|The armistice treaty between the Allies and Germany was signed in a railway carriage in Compiègne Forest on 11 November 1918, and marked the end of the First World War on the Western Front. Principal signatories were Marshal Ferdinand Foch, the Allied Commander-in-chief, and Matthias Erzberger, Germany's representative.|
The Armistice was agreed at 5 AM on 11 November, to come into effect at 11 AM Paris time (that is 10 AM GMT), for which reason the occasion is sometimes referred to as "the eleventh (hour) of the eleventh (day) of the eleventh (month)". It was the result of a hurried and desperate process.
Acting German commander Paul von Hindenburg had requested arrangements for a meeting from Ferdinand Foch via telegram on 7 November. He was under pressure of imminent revolution in Berlin, Munich, and elsewhere across Germany.
The German delegation crossed the front line in five cars and was escorted for ten hours across the devastated war zone of Northern France. They were then entrained and taken to the secret destination, Foch's railway siding in the forest of Compiègne.
Foch appeared only twice in the three days of negotiations: on the first day, to ask the German delegation what they wanted, and on the last day, to see to the signatures. In between, the German delegation discussed the detail of Allied terms with French and Allied officers. The Armistice amounted to complete German demilitarization, with few promises made by the Allies in return. The naval blockade of Germany would continue until complete peace terms could be agreed upon.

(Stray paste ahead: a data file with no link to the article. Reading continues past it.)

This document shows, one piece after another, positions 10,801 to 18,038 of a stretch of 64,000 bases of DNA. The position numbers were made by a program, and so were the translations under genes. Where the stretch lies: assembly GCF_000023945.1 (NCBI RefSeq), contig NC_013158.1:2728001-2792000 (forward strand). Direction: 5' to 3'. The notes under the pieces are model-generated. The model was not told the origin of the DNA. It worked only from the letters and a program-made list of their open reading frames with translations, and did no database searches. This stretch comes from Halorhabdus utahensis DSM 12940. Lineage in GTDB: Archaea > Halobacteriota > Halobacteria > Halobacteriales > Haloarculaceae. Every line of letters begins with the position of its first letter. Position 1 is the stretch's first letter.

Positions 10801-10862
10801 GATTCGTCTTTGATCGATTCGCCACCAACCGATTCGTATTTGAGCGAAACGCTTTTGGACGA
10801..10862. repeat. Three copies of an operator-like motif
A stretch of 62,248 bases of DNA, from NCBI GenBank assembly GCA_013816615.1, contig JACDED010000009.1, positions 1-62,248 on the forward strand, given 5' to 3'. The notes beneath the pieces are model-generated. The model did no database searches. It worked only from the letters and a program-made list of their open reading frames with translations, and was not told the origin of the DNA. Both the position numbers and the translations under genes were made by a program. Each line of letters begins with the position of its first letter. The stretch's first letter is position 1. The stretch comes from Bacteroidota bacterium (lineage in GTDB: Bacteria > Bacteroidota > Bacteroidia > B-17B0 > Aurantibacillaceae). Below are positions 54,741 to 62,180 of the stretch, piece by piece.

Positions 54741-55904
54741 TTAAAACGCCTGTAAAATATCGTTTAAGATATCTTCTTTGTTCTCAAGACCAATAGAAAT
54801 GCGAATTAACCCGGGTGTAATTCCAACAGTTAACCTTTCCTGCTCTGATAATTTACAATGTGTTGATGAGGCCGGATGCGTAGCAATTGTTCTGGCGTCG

There was no question of negotiation. The Germans were able to correct a few impossible demands (for example, the decommissioning of more submarines than their fleet possessed), and registered their formal protest at the harshness of Allied terms. But they were in no position to refuse to sign. On Sunday 10 November, they were shown newspapers from Paris, to inform them that Kaiser Wilhelm II had abdicated.
Erzberger was not able to get instructions from Berlin because of the fall of the government. However, he was able to communicate with the German Army Chief of Staff Paul von Hindenburg in Spa who instructed him to sign at any price as an armistice was absolutely necessary. Signatures were made between 5:12 AM and 5:20 AM, Paris time.
The armistice was signed in CIWL #2419 ("Le Wagon de l'Armistice"). The same wagon was also used for the 1940 armistice between France and Hitler-Germany. The carriage itself was taken to Berlin as a trophy of war, and destroyed by the SS in 1945 in Crawinkel, Thuringia.